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Bill Gates

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Bill Gates

Introduction

A man with a degree from Harvard University would not only impress potential employers but would also place him among the worlds most intelligent elite. But what about a man who decided to drop out of this renown university to devote his energies elsewhere? You may think this man has a few screws loose. Needless to say, Bill Gates has never been thought of as having a few screws loose. This multibillionaire, not only engineered Microsoft Software, his business strategy and philanthropic endeavors have placed Gates among the best in the world (According to Forbes Top 100). After dropping out of college his junior year, guided by the idea of putting a computer on every desk in every home, Bill Gates' foresight and vision for personal computing have been essential to the success of Microsoft and the software industry. The world has concluded through examination of Gates person history, his billion dollar Microsoft Corporation, and through his generosity along with philanthropic endeavors, He is one of the most successful and influential people not only of the 21st century but throughout ALL of history.

Body

Early Years

William Henry Gates was born into a family with a rich history in business, politics, and community service. Early on in life, it was apparent that Bill Gates inherited the ambition, intelligence, and competitive spirit that had helped his progenitors rise to the top in their chosen professions. In elementary school he quickly surpassed all of his peer's abilities in nearly all subjects, especially math and science. His parents recognized his intelligence and decided to enroll him in Lakeside, a private school known for its intense academic environment. This decision had far reaching effects on Bill Gates's life. For at Lakeside, Bill Gates was first introduced to computers. In the Spring of 1968, the Lakeside prep school decided that it should acquaint the student body with the world of computers.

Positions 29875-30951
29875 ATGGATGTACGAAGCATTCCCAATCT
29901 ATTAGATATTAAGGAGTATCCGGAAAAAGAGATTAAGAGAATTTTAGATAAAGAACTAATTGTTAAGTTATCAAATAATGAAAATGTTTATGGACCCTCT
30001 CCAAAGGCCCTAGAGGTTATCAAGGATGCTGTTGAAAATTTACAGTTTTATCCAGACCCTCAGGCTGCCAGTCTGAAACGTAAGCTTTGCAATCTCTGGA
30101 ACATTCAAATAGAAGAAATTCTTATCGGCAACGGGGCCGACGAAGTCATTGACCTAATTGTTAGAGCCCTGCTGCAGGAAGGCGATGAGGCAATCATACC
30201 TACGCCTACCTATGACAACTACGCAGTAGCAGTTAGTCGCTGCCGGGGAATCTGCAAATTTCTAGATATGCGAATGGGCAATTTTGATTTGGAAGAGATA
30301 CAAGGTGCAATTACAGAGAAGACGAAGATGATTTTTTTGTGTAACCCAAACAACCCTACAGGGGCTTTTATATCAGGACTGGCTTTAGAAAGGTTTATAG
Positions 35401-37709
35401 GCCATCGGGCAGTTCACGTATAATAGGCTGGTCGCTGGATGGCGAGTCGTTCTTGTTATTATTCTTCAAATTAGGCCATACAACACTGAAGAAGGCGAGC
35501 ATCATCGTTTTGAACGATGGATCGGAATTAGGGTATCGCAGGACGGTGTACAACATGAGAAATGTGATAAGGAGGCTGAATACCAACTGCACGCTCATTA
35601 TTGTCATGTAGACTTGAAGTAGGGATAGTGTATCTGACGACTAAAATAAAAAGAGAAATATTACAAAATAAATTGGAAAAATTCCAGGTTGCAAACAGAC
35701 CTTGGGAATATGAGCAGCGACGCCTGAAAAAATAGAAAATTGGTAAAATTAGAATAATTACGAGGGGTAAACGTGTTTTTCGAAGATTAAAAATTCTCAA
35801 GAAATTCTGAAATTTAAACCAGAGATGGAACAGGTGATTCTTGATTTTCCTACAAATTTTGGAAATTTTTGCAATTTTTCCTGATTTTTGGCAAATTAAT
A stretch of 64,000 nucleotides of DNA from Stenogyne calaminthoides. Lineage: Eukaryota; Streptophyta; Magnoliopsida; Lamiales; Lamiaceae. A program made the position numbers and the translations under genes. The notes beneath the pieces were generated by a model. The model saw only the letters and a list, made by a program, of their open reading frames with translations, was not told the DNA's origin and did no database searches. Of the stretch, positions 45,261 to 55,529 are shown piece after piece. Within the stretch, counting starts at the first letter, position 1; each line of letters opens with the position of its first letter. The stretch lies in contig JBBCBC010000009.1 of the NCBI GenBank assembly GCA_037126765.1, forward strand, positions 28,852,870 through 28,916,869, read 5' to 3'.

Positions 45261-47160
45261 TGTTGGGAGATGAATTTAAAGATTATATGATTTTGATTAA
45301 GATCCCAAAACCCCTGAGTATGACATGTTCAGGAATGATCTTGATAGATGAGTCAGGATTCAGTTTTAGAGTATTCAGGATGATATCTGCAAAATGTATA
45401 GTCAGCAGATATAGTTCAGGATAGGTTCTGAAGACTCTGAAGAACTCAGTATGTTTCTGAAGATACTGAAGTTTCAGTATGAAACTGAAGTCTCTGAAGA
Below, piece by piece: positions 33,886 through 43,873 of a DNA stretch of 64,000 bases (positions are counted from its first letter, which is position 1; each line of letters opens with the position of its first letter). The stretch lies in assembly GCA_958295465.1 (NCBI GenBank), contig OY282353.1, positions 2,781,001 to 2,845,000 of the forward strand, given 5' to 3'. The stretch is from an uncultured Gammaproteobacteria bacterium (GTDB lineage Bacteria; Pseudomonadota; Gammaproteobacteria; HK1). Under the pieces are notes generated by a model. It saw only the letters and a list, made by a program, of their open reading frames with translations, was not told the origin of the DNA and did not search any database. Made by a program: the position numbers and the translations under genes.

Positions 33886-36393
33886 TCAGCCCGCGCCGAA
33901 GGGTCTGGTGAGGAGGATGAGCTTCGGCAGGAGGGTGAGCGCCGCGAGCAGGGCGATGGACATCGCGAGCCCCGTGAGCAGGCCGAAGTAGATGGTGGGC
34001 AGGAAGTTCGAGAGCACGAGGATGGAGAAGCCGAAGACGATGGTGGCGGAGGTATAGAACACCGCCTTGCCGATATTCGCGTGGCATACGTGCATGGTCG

Bill Gates, Paul Allen, and a few other Lakeside students (many of whom were the first programmers hired at Microsoft) immediately became inseparable from the computer. They would stay in the computer room all day and night, writing programs, reading computer literature and anything else they could to learn about computing. Soon Gates and the others started running into problems with the faculty. Their homework was being turned in late (if at all), they were skipping classes to be in the computer room and worst of all, they had used up all of the schools computer time in just a few weeks. The Lakeside Programmers Group had to find a new way to get computer time. Eventually they found a few computers on the University of Washington's campus where Allen's dad worked. The Lakeside Programmers Group began searching for new chances to apply their computer skills. Their first opportunity came early the next ]. Gates and Allen's next project involved starting another company entirely on their own, Traf-O-Data. They produced a small computer which was used to help measure traffic flow. From the project they grossed around $20,000. The Traf-O-Data company lasted until Gates left for college. During Bill Gates' junior year at Lakeside, the administration offered him a job computerizing the school's scheduling system. Gates asked Allen to help with the project. He agreed and the following summer, they wrote the program. In his senior year, Gates and Allen continued looking for opportunities to use their skills and make some money. It was not long until they found this opportunity. The defense contractor TRW was having trouble with a bug infested computer similar to the one at Computer Center Corporation. TRW had learned of the experience the two had working on the Computer Center Corporation's system and offered Gates and Allen jobs. However thing would be different at TRW they would not be finding the bugs they would be in charge of fixing them. year when Information Sciences Inc. hired them to program a payroll progHe had no idea what he wanted to study, so he enrolled as prelaw. Gates took the standard freshman courses with the exception of signing up for one of Harvard's toughest math courses. He did well but just as in high school, his heart was not in his studies. After locating the school's computer center, he lost himself in the world of computers once again. Gates would spend many long nights in front of the school's computer and the next days asleep in class. Paul Allen and Gates remained in close contact even with Bill away at school. They would often discuss ideas for future projects and the possibility of one day starting a business. At the end of Gates's first year at Harvard, the two decided that Allen should move closer to him so that they may be able to follow up on some of their ideasram. In December of 1974, Allen was on his way to visit Gates when along the way he stopped to browse the current magazines. What he saw changed his and Bill Gates's lives forever. On the cover of Popular Electronics was a picture of the Altair 8080 and the headline "World's First Microcomputer Kit to Rival Commercial Models." He bought the issue and rushed over to Gates's dorm room. They both recognized this as their big opportunity. The two knew that the home computer market was about to explode and that someone would need to make software for the new machines. Within a few days, Gates had called MITS (Micro Instrumentation and Telemetry Systems), the makers of the Altair. He told the company that he and Allen had developed a BASIC that could be used on the Altair [Teamgates.com, 9/29/96]. This was a lie. They had not even written a line of code. They had neither an Altair nor the chip that ran the computer. The MITS company did not know this and was very interested in seeing their BASIC. So, Gates and Allen began working feverishly on the BASIC they had promised. The code for the program was left mostly up to Bill Gates while Paul Allen began working on a way to simulate the Altair with the schools PDP-10. Eight weeks later, the two felt their program was ready. Allen was to fly to MITS and show off their creation. The day after Allen arrived at MITS, it was time to test their BASIC. Entering the program into the company's Altair was the first time Allen had ever touched one. If the Altair simulation he designed or any of Gates's code was faulty, the demonstration would most likely have ended in failure. This was not the case, and the program worked perfectly the first time [Wallace, 1992, p. 80]. MITS arranged a deal with Gates and Allen to buy the rights to their BASIC.[Teamgates.com, 9/29/96] Gates was convinced that the software market had